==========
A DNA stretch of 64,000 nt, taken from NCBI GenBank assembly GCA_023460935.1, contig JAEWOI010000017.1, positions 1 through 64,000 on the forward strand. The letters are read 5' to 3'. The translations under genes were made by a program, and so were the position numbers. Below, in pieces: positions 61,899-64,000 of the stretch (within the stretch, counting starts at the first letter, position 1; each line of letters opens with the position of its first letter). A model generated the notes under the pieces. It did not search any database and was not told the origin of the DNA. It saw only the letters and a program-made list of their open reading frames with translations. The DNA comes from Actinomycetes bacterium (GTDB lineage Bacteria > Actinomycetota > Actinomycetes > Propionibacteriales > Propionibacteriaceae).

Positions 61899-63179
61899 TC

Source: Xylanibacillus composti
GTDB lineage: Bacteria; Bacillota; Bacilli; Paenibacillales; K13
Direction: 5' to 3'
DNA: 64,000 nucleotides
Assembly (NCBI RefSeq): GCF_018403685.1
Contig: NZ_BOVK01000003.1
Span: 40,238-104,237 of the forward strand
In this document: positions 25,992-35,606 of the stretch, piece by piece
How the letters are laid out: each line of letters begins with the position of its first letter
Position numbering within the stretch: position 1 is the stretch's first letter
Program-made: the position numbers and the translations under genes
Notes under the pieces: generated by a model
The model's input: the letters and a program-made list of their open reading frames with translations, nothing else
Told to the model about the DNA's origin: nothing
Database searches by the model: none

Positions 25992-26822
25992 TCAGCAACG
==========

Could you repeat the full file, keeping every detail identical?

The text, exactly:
A DNA stretch of 64,000 nt, taken from NCBI GenBank assembly GCA_023460935.1, contig JAEWOI010000017.1, positions 1 through 64,000 on the forward strand. The letters are read 5' to 3'. The translations under genes were made by a program, and so were the position numbers. Below, in pieces: positions 61,899-64,000 of the stretch (within the stretch, counting starts at the first letter, position 1; each line of letters opens with the position of its first letter). A model generated the notes under the pieces. It did not search any database and was not told the origin of the DNA. It saw only the letters and a program-made list of their open reading frames with translations. The DNA comes from Actinomycetes bacterium (GTDB lineage Bacteria > Actinomycetota > Actinomycetes > Propionibacteriales > Propionibacteriaceae).

Positions 61899-63179
61899 TC

Source: Xylanibacillus composti
GTDB lineage: Bacteria; Bacillota; Bacilli; Paenibacillales; K13
Direction: 5' to 3'
DNA: 64,000 nucleotides
Assembly (NCBI RefSeq): GCF_018403685.1
Contig: NZ_BOVK01000003.1
Span: 40,238-104,237 of the forward strand
In this document: positions 25,992-35,606 of the stretch, piece by piece
How the letters are laid out: each line of letters begins with the position of its first letter
Position numbering within the stretch: position 1 is the stretch's first letter
Program-made: the position numbers and the translations under genes
Notes under the pieces: generated by a model
The model's input: the letters and a program-made list of their open reading frames with translations, nothing else
Told to the model about the DNA's origin: nothing
Database searches by the model: none

Positions 25992-26822
25992 TCAGCAACG